Postmaster General tells Congress, “Get used to me,” as delays & financial losses mount

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Postmaster General Louis DeJoy apologized for service delays during his testimony before the House Oversight Committee last week. But he warned that the U.S. Postal Service is “in a death spiral.” Get used to me,”  DeJoy said during testimony before the House Committee on Oversight and Reform in late February after being asked how long he intended to remain in his current position.  

The Republican postmaster general, who gained his position under the Trump administration, continued to defy congressional demands for oversight and transparency. DeJoy said he would continue his plans to raise shipping prices and begin implementing significant reforms to the agency’s product offerings. According to experts, without help from the federal government, the Postal Service could run out of cash in late 2021. With the Postal Service’s deepening financial crisis, workers may face layoffs in the future, adding to more delays in rural parts of the United States. Delays so bad that holiday cards mailed in early December arrived at their destination in late January.

According to Adobe Analytics, U.S. consumers spent $10.8 billion on Cyber Monday, a record for the largest U.S. online shopping day in history.  The firm analyzed website transactions from 80 of the top 100 U.S. online retailers and reported that Cyber Monday spending grew 15.1% year over year. DeJoy said he planned to rein in the agency’s $188.4 billion in liabilities even if it affected parts of the economy relying on affordable shipping rates.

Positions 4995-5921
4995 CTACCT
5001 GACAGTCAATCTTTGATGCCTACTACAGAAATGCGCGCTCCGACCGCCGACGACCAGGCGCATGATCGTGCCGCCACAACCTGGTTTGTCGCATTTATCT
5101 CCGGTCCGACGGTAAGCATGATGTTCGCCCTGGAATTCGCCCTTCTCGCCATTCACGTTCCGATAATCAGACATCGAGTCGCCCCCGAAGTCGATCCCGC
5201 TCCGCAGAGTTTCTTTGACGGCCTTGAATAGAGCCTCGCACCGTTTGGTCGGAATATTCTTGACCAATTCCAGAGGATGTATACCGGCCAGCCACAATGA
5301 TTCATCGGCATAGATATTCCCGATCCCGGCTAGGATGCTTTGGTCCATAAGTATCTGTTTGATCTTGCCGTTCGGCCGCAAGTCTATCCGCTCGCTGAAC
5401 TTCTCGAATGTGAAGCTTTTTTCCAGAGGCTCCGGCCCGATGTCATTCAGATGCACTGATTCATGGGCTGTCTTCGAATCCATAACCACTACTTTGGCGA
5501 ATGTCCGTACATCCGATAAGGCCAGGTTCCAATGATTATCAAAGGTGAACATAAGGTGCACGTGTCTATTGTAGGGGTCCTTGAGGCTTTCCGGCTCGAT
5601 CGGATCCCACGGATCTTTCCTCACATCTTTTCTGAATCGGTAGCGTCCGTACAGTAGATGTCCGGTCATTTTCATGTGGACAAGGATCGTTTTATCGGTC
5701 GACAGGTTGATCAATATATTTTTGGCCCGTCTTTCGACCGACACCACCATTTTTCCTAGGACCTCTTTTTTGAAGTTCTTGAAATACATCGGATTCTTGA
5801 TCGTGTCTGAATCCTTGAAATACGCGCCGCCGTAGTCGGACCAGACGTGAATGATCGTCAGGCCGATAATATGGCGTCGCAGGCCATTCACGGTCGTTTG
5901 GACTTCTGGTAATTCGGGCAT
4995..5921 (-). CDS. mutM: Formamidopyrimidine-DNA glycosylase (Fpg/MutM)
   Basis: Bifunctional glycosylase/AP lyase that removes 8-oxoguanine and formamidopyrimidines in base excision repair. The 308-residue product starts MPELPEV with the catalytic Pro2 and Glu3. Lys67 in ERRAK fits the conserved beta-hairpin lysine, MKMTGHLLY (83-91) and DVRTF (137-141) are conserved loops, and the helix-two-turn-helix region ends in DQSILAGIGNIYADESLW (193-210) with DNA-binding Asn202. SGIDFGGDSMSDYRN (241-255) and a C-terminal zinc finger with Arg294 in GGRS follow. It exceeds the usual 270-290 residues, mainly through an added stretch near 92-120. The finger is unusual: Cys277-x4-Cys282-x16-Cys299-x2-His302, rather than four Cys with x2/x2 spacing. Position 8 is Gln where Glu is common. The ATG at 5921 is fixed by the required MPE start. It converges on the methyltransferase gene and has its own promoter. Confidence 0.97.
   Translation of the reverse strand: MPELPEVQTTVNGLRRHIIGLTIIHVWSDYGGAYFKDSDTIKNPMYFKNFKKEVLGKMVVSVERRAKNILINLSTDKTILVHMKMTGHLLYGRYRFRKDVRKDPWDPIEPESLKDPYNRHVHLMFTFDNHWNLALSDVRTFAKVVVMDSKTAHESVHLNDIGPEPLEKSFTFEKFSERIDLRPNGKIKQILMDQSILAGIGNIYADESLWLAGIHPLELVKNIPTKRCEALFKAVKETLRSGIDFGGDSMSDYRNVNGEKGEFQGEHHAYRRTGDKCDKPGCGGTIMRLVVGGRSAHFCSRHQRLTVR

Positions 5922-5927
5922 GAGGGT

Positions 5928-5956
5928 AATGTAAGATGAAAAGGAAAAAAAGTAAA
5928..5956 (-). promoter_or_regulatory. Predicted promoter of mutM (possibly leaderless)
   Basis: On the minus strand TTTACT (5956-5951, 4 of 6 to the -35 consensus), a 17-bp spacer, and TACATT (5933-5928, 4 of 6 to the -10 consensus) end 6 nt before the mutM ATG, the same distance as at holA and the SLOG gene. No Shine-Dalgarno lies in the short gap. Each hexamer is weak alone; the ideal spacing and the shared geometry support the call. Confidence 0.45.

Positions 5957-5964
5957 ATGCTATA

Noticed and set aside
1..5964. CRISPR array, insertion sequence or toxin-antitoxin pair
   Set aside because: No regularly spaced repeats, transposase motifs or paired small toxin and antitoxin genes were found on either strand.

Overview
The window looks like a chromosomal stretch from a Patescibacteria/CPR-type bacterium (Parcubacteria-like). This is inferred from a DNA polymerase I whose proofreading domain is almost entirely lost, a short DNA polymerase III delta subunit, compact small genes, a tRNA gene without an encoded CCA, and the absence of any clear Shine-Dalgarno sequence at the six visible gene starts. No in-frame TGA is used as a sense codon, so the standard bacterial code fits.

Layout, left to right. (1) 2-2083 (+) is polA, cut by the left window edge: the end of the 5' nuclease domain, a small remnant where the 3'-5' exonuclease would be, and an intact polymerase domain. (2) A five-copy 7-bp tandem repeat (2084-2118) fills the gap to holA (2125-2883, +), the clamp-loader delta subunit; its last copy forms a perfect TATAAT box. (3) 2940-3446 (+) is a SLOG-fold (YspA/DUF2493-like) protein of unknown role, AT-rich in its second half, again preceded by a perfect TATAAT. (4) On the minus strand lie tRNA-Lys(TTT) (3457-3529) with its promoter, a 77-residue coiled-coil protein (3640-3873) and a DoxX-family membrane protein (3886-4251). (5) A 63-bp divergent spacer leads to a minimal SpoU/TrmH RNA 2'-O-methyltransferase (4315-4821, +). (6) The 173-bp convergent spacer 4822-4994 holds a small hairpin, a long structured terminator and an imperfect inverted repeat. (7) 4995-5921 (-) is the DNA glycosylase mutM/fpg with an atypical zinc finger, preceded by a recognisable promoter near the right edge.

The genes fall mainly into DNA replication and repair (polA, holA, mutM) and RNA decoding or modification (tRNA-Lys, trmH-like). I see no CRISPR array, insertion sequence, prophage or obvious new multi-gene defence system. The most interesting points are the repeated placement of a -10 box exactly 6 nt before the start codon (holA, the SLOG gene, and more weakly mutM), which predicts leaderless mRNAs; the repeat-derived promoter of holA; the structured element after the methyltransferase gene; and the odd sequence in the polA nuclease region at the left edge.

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In 2020, the U.S. House of Representatives passed legislation to offset losses to the postal system due to the Covid-19 pandemic and the historic increase in mail-in ballots leading up to the presidential election; and subsequent Georgia Senate runoff elections. 

House Speaker Nancy Pelosi and her Democratic allies also passed reforms to the Postal Service but faced pushback from former President Donald Trump and a Republican-controlled Senate last year.  Trump sought to privatize the USPS and remove congressional oversight, a move he believed would dramatically save taxpayer dollars and boost the economy. 

After DeJoy wrapped up his testimony to Congress, President Joe Biden immediately announced nominees for three open seats to the Postal Service’s Board of Governors. The White House said that  Biden would nominate Ron Stroman, a Postal Service retiree and former deputy postmaster general, to fill one of the board’s seats. Anton Hajjar, the American Postal Workers Union’s former general counsel, and the National Vote’s chief executive at Home Institute, Amber McReynolds, were also announced as nominees.

If confirmed by the U.S. Senate, the Democratic advantage could pave the way for enough votes to oust the postmaster general.  DeJoy’s testimony comes after a frantic overhaul last summer lead to late deliveries nationwide and a slew of operational hiccups. House Democrats said that those changes held up taxpayers’ bills, online pandemic after statewide lockdowns, paychecks, and lifesaving prescriptions. With the current board’s backing, DeJoy significantly reduced the postal service’s mail processing capabilities and significantly reduced overtime pay for workers.